The nursing shortage is also affected by the aging of nurses. The average age of today’s nurse is 47. There are a fairly substantial number of nurses in their 50s and 60s. A large segment of the current workforce will be retiring in the upcoming years. These individuals cannot be replaced, either in experience or in sheer numbers. If the number of registered nurses under 30 entering the labor market is compared with the number of nurses who need to be replaced, the shortfall will be tremendous. A huge amount of knowledge and experience will be lost at the same time that the demand for these skills will be increasing (Buerhaus, 1999).

Attractive alternatives to working in the hospital or nursing home

In the mid to late 1990’s, many hospitals changed the composition of the nursing staff by reducing the number of registered nurses and increasing the numbers of unlicensed assistive personnel. As a result of this change, the demands on registered nurses to be more proficient and skilled have intensified. New employees are expected to get “up to speed” as quickly as possible. Nursing homes are heavily staffed with certified nursing aides with few professional staff. Most facilities do not have a registered nurse in the building at all times.

Some nurses, burned out with the stress of the hospital or nursing home environment, have discovered work opportunities beyond the institution walls. Rotating shifts, weekend work and working on major holidays have added to the stress of employment in a hospital or nursing home. Jobs are increasingly available which permit a work life that fits in better with family responsibilities.

Specialty nurses

Not only are sheer numbers of nurses reduced according to the need, but the experienced competent nurse is in short supply. The shortage primarily involves specialty areas of critical care, emergency department, operating room and pediatric intensive care units. Although the census of patients in American hospitals has been reduced by the swing to outpatient care, the patients who are in the hospital are more acutely ill. Their care requires highly skilled nurses, who are no longer available in the numbers needed (Hawke, 1999).

Many experienced critical care nurses are choosing options such as case management, nursing education, clinical information management systems (computers), and outpatient surgicenters (Hawke, 1999). Critical care nurses are caring for patients at home on ventilators and continuous intravenous infusions, and are often enjoying the change from infusions, and are often enjoying the change from hospital nursing. Outpatient surgical centers have drawn operating room nurses out of the hospital (Gray-Siracusa, 1999).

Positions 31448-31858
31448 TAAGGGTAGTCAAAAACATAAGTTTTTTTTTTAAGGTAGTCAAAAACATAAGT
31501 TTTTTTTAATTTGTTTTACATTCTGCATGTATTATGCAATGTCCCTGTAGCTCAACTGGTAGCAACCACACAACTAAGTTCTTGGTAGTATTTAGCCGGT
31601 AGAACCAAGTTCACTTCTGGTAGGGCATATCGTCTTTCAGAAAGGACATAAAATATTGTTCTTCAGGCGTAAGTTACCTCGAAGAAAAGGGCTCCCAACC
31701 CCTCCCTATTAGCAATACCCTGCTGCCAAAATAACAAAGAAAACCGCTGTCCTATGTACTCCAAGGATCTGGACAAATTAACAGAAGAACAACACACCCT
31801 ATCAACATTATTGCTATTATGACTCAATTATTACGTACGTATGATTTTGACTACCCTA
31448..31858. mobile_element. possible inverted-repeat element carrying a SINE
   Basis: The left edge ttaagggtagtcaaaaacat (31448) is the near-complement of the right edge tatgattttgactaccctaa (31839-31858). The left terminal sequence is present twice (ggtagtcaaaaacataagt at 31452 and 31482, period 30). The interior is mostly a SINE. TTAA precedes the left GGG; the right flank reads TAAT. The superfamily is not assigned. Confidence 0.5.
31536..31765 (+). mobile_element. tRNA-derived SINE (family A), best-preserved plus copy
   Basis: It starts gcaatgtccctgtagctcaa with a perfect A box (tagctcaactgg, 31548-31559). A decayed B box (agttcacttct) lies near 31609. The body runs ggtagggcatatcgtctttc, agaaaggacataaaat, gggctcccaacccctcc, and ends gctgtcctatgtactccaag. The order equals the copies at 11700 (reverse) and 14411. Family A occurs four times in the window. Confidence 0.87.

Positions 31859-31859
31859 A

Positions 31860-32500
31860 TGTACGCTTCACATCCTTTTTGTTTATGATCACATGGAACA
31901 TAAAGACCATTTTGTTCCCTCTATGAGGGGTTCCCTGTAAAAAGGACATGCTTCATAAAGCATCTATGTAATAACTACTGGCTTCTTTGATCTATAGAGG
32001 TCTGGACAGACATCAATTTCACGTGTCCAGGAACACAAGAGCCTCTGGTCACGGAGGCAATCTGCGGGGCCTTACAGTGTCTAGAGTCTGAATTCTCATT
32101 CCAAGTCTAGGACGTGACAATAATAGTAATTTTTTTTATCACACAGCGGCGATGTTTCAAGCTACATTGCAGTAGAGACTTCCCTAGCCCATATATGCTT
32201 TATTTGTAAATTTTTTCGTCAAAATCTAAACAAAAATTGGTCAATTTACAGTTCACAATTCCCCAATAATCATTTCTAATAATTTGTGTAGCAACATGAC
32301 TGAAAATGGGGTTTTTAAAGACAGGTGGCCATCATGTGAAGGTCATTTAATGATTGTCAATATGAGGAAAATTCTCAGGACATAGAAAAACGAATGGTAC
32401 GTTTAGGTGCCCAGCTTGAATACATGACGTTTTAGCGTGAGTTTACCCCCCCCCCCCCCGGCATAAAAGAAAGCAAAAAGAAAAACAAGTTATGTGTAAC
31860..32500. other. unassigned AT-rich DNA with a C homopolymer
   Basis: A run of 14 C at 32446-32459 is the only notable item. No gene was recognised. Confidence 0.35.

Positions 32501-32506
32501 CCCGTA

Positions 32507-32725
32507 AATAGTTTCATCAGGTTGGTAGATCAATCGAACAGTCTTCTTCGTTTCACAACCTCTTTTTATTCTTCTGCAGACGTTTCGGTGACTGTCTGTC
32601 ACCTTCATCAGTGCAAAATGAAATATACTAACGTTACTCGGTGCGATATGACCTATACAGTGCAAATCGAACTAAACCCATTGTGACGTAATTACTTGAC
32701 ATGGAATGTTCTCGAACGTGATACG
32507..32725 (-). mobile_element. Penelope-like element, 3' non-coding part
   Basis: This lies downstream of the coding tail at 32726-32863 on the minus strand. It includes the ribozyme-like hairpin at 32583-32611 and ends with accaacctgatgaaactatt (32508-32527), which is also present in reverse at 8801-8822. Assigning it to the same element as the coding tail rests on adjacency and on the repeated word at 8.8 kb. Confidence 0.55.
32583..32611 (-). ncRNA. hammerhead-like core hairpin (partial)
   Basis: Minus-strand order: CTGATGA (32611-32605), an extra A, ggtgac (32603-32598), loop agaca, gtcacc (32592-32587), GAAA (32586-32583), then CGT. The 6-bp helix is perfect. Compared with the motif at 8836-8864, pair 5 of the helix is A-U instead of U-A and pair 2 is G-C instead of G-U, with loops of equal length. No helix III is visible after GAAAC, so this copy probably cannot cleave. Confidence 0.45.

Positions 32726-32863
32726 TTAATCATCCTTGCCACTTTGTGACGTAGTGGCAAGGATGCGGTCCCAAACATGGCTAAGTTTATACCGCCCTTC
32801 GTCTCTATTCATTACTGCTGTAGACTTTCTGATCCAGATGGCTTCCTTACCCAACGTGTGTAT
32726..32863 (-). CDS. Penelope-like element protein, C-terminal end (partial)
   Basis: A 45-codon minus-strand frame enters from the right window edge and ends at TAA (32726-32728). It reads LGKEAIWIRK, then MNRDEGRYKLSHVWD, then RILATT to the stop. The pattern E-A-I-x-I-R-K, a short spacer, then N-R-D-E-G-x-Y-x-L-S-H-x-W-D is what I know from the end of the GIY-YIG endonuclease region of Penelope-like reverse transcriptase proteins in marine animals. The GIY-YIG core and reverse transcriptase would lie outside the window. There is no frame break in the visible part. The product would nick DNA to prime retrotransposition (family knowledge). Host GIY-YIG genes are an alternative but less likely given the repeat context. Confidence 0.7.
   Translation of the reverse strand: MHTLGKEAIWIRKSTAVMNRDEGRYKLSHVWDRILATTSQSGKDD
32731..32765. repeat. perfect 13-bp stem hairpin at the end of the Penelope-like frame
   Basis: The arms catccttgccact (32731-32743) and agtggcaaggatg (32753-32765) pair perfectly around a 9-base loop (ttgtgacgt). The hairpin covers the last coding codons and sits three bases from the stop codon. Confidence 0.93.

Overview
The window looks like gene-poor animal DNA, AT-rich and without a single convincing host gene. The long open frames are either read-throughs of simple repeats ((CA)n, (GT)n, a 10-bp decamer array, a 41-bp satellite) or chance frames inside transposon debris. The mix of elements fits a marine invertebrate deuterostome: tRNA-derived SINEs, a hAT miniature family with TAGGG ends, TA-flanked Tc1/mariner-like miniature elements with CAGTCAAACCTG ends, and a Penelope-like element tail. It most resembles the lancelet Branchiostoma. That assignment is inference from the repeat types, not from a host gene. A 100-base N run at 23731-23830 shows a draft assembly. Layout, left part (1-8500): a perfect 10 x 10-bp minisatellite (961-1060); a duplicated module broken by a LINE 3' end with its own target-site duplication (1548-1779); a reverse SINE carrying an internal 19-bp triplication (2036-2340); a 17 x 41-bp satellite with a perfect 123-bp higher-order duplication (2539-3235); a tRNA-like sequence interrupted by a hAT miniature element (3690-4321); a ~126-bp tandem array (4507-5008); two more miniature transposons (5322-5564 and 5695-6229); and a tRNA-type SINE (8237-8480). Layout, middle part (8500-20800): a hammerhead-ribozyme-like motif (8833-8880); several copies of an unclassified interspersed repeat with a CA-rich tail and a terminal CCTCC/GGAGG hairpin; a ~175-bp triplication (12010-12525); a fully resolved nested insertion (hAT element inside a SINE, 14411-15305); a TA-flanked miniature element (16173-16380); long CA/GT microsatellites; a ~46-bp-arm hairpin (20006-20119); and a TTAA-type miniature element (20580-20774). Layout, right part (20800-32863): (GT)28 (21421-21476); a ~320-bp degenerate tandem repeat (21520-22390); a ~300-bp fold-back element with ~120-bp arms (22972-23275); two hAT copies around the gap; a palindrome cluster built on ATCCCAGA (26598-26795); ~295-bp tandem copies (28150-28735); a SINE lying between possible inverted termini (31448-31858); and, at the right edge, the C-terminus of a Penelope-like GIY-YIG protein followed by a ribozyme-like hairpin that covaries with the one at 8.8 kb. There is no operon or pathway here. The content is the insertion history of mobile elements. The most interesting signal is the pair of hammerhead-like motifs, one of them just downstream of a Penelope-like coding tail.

Do nurses make a difference?

Several studies have suggested that higher nurse-to-patient ratios are associated with improved patient outcomes, affecting both morbidity (illness) and mortality (death). An American Nurses’ Association study (American Nurses Association, 1997) found that higher nurse-to-patient ratios were associated with shorter lengths of stay in hospitals and a reduction in complications such as pressure sores, pneumonia, urinary tract and postoperative infections (Knox, Kelley, Simpson et al, 1999). These results were consistent with a study published in 1993 (Prescott) that suggested that a higher ratio of RNs to another nursing personnel (licensed practical nurses, nursing assistants) was associated with lower patient mortality. In a large-scale study of 589 randomly selected community hospitals, Kovner, and Gergen (1998) demonstrated that there was an inverse relationship between the number of registered nurses and adverse events following surgery. In other words, the fewer the registered nurses, the more frequent the complications (Knox, Kelley and Simpson et al, 1999).

A recent literature review shows a positive relationship between nurse staffing levels and quality of care nursing home residents receive. Increased RN hours were associated with fewer pressure ulcers, lower rates of catheterization and urinary tract infection, and a probability of longer life (Harrington, 2000.) America needs nurses to save lives and to make a difference in the quality of care.

A reference list is available upon request. This material is extracted from Nursing Malpractice, Lawyers, and Judges Publishing Company, Second Edition, 2001.